The acting head of the Institute for the Study of Totalitarian Regimes says she is considering suing her predecessor for alleged financial mismanagement. Pavla Foglová told journalists on Friday that former director Daniel Herman had paid bonuses in January that the institution did not possess and had raised the salaries of dozens of senior employees shortly before his removal last month. Mr. Herman says his sacking by the Institute’s left-controlled board was a political move. The state agency administers the files of the StB secret police and other documents from the communist era.
The Czech Republic beat Belarus 2:0 in their opening game at the World Ice Hockey Championship in Stockholm on Friday with the goals coming from Jakub Voráček and Radim Vrbata. The result means the Czechs – who were last crowned world champions three years ago – have maintained their record of never having lost their opening in the tournament. Alois Hadamczik’s charges will face stiffer competition on Saturday, when they face hosts Sweden.
A couple have received eight-year jail terms for the grave mistreatment of a sick woman who subsequently died. Zdeněk and Alena Hostaš, from a small town near Olomouc, were looking after the woman, the man’s mother, and lived off her disability benefit money. However, they kept the 62-year-old woman, who had suffered a stroke, in appalling conditions in an unheated room without adequate food, drink or medicines. She died a few weeks after being taken into hospital early this year.
The Czech president, Miloš Zeman, appointed three new Constitutional Court judges on Friday. Following Senate approval of their nominations last week, academics Jaroslav Fenyk and Jan Filip have joined the country’s highest court, as has judge Milada Tomková. The Senate also gave its backing to the nomination of Vladimír Sládeček; he will be appointed next month when the term of one of the current justices comes to an end. All in all, seven of the 15 members of the Constitutional Court are stepping down this year.
The police have closed the case against an Anders Breivik sympathizer from Ostrava who was arrested in August of last year for illegal possession of explosives and weapons. The 29-year-old man was constructing a bomb in his flat and police suspected him of planning a terrorist attack. Psychological tests showed the man to be insane and he is being placed in institutionalized care.
The damage caused by Monday’s gas explosion in Prague’s Divadelní street is estimated at 100 million crowns. Around 50 people are reported to have filed insurance claims. It is still not clear what caused the explosion and according to police sources the investigation could take several more weeks. Two small side streets near the embankment which sustained the worst damage remain closed. Over 40 people were injured in the accident, two of them seriously.
Justice Minister Pavel Blažek has vehemently denied allegations that his ministry authored the controversial amnesty declared at the start of the year by then president Václav Klaus. The allegations came from Mr Klaus’ former legal advisor, Pavel Hasenkopf, who said the ministry had prepared a detailed draft of the amnesty with two goals in mind: alleviating the country’s overcrowded prisons and ridding the justice system of old cases. Minister Blažek said this was an outright lie, adding that he was considering legal action in the ministry’s defence. President Klaus’ controversial amnesty among others halted the prosecution of cases lasting for more than eight years including some high-profile corruption cases from the 1990s.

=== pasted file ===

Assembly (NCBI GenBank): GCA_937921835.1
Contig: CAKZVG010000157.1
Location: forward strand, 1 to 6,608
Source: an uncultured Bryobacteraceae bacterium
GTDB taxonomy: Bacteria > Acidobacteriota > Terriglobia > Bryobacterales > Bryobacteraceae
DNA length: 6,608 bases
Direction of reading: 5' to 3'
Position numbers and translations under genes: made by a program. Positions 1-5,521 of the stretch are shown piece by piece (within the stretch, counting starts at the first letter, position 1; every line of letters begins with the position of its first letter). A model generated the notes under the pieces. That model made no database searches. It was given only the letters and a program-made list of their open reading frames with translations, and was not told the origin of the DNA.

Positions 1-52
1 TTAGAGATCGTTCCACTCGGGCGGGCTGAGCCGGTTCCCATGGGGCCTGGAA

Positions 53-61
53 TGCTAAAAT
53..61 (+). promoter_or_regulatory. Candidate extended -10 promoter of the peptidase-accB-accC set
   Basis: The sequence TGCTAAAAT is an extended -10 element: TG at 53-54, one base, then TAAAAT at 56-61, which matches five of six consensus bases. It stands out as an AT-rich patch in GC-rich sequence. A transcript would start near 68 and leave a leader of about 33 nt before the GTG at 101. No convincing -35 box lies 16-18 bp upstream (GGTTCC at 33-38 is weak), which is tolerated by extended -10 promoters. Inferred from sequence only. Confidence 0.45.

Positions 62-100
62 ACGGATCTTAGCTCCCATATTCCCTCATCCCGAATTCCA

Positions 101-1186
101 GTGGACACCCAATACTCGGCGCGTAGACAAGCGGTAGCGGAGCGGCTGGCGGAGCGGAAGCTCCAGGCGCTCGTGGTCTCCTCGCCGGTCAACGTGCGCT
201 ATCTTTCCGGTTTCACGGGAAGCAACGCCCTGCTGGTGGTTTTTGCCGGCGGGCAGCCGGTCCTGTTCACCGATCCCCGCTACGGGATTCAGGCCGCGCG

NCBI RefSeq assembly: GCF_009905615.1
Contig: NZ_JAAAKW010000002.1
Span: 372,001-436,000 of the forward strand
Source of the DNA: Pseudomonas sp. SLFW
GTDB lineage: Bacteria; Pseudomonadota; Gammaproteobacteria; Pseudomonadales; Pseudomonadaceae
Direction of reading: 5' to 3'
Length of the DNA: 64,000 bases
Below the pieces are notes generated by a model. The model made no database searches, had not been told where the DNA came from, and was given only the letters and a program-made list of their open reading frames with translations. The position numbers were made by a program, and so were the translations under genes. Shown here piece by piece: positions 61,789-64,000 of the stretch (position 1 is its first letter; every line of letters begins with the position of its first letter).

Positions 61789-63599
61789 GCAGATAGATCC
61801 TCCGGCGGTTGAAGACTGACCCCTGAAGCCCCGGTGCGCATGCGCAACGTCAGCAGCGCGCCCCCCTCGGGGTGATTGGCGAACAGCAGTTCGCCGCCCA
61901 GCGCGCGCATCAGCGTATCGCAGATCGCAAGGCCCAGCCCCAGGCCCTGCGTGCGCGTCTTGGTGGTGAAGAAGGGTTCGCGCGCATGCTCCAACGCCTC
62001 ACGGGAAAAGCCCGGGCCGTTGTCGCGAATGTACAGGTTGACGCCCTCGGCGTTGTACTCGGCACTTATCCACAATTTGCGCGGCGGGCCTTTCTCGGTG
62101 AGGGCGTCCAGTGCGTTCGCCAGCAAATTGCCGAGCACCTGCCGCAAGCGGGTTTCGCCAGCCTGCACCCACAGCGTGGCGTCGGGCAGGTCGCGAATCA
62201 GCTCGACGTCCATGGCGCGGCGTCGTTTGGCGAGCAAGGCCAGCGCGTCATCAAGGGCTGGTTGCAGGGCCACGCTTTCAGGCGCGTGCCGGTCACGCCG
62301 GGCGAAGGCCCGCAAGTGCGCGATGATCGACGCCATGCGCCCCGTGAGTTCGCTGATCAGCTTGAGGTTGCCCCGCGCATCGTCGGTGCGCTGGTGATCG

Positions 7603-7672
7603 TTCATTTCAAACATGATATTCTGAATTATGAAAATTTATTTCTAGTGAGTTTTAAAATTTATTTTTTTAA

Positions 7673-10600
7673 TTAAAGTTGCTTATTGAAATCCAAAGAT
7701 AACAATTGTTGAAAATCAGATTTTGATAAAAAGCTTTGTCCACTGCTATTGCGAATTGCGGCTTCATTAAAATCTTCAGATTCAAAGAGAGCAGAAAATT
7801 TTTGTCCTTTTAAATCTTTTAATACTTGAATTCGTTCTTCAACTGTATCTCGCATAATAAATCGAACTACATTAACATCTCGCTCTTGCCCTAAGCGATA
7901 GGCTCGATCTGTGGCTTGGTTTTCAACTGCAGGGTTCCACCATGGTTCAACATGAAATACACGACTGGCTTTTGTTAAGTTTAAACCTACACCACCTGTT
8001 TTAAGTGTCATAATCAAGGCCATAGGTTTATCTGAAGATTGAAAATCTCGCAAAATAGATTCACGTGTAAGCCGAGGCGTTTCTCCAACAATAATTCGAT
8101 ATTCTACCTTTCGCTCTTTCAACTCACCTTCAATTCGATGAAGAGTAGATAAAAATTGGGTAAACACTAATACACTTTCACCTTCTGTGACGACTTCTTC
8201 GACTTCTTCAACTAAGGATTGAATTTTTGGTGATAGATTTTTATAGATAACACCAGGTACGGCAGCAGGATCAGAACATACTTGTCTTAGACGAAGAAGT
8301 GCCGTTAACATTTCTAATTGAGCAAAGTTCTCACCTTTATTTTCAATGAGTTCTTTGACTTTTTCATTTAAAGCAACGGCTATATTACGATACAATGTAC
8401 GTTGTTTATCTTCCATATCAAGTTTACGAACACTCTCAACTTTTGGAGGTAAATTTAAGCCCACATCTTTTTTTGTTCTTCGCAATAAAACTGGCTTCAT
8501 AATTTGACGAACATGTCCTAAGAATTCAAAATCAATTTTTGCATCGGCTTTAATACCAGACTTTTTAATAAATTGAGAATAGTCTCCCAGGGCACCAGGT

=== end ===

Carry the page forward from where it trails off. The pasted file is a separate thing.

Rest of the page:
State school-leaving exams began for around 100,000 Czech secondary school students on Thursday, May2. The exams start with written tests in the Czech language and either math or English. Oral exams will take place in mid-May. Some 60 percent of students allegedly opted for English, the rest choosing math. The school-leaving exams this year only have one level of difficulty, a change from last year when students could choose between an easier and a more difficult version of the exam.
A group of Czech and Slovak tourists are reported to have caused a security alert at London’s Heathrow Airport on Thursday after customs detected an object resembling a detonator in one of their suitcases. According to the internet news site TVNOVINY.SK the group of seven Slovaks and two Czechs was surrounded by an anti-terrorist squad and questioned for close to seven hours. The Slovak in whose possession the suspicious object was found says he had no idea how it got there and claimed it may have been planted in his luggage while he slept. It is not clear how the object escaped the notice of customs officials at Vienna Airport. Seven members of the group have reportedly been released, the Slovak who caused the alarm and his wife remain in detention. The two Czechs who were bound for the United States reportedly returned to Bratislava after the US authorities refused them entry into the United States.
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Thousands pay tribute to deceased national pop icon Karel Gott
In memoriam: Karel Gott, the ‘Bohemian nightingale’